Frontier workers and international agreements

Led by legal director of immigration, Rachel Harvey and employment associate, Amy Leech, this webinar provided guidance on options available for frontier workers following the end of free movement between the EU and the UK.

Free movement of individuals between EU countries and the UK ended on 31 December 2020, following the UK’s withdrawal from the European Union. The Withdrawal Agreement assured existing frontier workers could continue to work in the UK after this date, and as a result, the UK Government created the Frontier Worker Permit Scheme.

This webinar considered who frontier workers are, how the permit scheme works in practice, potential alternatives and key considerations that employers should be aware of.

Who is a frontier worker?

Frontier workers are individuals who regularly commute into the UK for work but mainly live outside of the UK. They can be employed or self-employed and they are likely to be EEA or Swiss nationals. UK nationals who travel regularly to the continent for work may also be protected by the Withdrawal Agreement. The rules that govern UK nationals depend on the country they are travelling to in Europe, as each country will likely have their own frontier worker scheme in place.

How does the frontier worker permit scheme work in practice?

To obtain or renew a frontier worker permit, the applicant needs to make an application online and demonstrate to the Home Office that they:

  • carried out work in the UK in the year preceding 31 December 2020 - in reality, there may be some flexibility with this requirement due to the pandemic. If the applicant has had any periods of unemployment in the UK and/or gaps of 12 months or more where they did not travel to the UK to carry out economic activity, this may affect their eligibility. The Home Office will assess each case on its own merits
  • are an EEA/Swiss national
  • are not primarily resident in the UK - the applicant needs to have spent less than a total of 180 days in the UK during any 12 month period. If they have spent more than 180 days in the UK, the Home Office will look at whether the applicant returned to their country of residence at least either once in every six month period or twice in every 12 month period. If an individual fails to meet this requirement then in exceptional circumstances, the Home Office may still accept their application.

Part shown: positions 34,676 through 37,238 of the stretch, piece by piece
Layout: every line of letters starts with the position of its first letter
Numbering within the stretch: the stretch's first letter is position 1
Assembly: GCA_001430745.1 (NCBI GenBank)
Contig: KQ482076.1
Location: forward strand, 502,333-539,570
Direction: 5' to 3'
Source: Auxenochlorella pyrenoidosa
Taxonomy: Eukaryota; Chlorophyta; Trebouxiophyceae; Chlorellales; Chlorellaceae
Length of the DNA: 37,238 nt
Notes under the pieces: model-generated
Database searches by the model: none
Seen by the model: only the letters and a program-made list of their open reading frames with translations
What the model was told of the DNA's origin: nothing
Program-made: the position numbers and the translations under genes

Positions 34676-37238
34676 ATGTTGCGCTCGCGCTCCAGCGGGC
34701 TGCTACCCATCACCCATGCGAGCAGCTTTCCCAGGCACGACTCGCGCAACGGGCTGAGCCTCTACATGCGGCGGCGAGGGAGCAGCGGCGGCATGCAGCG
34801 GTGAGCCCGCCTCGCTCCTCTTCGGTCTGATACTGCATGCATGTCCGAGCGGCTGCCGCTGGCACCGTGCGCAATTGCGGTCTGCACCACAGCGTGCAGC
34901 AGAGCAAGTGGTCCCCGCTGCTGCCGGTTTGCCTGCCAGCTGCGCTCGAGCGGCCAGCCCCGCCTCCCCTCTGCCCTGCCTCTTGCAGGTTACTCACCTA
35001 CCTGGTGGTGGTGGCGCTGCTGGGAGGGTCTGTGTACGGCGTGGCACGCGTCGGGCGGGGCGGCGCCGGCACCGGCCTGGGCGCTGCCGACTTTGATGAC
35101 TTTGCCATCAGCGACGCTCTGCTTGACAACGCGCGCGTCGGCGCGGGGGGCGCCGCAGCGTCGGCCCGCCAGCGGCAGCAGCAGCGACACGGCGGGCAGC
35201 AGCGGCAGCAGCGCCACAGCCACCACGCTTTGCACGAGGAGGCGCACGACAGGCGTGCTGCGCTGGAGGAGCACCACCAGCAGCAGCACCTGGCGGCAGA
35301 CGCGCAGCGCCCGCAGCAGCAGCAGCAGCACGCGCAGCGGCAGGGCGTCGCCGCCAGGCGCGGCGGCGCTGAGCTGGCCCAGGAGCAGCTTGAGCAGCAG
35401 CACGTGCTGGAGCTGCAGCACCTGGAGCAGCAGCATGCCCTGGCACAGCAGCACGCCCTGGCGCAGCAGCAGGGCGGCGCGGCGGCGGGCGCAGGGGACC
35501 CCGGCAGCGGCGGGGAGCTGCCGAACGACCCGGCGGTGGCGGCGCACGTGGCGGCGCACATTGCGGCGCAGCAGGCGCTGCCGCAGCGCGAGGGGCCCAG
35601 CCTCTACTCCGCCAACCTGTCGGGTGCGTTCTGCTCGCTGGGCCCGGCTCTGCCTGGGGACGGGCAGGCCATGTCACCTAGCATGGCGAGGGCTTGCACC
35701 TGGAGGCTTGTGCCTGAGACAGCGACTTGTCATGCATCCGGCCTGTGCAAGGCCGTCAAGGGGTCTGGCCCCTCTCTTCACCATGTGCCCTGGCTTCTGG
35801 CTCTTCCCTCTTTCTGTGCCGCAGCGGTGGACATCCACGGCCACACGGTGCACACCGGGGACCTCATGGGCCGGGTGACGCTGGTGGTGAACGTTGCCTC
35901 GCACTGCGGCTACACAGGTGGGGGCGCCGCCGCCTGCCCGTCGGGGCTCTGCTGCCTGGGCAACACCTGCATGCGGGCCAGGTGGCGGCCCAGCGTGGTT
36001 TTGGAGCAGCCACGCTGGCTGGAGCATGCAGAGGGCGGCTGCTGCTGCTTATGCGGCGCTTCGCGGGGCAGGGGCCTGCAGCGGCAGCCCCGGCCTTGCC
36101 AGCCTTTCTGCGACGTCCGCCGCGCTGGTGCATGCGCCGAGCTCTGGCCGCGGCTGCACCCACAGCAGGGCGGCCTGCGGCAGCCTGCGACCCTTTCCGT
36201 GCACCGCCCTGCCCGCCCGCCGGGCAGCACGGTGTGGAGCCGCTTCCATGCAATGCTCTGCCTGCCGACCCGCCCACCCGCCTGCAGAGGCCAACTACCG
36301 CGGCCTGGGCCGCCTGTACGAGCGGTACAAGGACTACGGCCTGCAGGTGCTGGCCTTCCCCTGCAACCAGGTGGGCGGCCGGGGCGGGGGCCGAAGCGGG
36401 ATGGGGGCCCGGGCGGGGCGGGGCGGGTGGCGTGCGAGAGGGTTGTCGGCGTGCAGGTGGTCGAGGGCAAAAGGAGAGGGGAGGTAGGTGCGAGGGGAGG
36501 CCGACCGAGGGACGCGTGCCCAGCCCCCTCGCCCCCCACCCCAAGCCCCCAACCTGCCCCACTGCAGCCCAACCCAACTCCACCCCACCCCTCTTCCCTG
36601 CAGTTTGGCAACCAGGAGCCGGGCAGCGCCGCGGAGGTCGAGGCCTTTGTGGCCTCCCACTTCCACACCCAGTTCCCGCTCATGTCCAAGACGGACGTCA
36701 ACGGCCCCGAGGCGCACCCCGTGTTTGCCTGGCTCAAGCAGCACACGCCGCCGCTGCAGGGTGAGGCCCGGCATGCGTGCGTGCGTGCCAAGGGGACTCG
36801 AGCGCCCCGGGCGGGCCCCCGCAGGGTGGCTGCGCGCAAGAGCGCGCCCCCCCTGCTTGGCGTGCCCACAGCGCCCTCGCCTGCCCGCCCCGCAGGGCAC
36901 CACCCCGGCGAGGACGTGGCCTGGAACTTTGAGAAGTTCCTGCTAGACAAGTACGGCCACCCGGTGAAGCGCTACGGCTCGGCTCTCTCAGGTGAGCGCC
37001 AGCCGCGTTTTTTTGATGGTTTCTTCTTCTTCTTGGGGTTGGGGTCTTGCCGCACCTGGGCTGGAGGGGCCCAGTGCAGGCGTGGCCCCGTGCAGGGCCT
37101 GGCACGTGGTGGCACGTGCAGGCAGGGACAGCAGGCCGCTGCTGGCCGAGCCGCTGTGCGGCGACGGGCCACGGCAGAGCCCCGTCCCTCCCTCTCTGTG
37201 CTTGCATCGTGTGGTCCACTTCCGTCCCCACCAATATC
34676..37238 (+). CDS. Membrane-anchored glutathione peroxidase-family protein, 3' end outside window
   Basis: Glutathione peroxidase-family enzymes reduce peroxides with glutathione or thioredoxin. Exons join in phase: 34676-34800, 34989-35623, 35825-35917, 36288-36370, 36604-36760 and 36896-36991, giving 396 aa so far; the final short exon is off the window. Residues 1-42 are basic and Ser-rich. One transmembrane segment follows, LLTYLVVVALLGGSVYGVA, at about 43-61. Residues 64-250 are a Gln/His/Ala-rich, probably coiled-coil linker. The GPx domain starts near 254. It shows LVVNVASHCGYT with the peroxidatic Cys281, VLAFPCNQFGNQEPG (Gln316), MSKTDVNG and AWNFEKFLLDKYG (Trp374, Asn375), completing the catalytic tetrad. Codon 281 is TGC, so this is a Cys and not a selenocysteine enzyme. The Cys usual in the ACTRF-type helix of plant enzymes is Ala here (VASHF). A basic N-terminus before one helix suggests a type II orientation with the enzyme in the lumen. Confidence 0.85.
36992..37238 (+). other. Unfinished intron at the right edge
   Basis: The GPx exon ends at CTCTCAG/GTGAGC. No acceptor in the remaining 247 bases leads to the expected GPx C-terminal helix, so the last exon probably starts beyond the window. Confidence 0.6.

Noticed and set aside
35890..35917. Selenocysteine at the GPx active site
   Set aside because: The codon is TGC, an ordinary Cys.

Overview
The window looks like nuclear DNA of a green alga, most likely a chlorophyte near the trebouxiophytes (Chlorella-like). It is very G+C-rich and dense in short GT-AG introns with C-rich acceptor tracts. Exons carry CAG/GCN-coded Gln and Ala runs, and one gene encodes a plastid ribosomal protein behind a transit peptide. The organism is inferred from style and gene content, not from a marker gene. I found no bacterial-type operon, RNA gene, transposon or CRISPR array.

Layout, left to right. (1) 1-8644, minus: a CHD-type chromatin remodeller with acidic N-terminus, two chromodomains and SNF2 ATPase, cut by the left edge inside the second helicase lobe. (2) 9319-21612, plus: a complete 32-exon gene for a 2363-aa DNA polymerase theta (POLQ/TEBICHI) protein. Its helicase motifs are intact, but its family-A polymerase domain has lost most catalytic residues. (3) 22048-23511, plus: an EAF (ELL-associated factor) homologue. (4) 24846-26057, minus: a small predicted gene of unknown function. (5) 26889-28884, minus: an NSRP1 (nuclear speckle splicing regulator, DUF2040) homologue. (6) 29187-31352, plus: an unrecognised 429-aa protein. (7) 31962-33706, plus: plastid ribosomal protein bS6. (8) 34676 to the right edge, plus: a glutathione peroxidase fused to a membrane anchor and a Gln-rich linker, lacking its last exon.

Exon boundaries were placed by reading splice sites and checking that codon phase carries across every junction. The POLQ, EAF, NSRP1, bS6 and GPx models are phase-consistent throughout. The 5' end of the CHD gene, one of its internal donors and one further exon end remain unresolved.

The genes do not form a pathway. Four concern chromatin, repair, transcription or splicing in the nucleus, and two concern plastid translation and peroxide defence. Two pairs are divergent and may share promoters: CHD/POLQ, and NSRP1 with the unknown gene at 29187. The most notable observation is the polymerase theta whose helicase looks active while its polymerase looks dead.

• Meet the definition of a ‘worker’ or ‘self-employed person’ under the Regulations – in order to be a worker under the Regulations a person must have been, immediately before the end of the transition period (11pm on 31 December 2020), and have been continuously since the end of the transition period, any of the following:
    • a worker in the UK
    • a self-employed person in the UK; or
    • a person treated as a worker or self-employed person in the UK

    The guidance requires the applicant to have been economically active in the UK at least once in every rolling 12-month period from their first period of economic activity to be considered a frontier worker. There is no minimum hours of work in UK required but activities must be genuine and effective and not marginal and ancillary.

  • meet certain other suitability-related requirements – an initial application can be refused on the grounds of public policy, public security or public health. It can also be refused on conducive grounds or on the grounds of misuse of frontier workers’ rights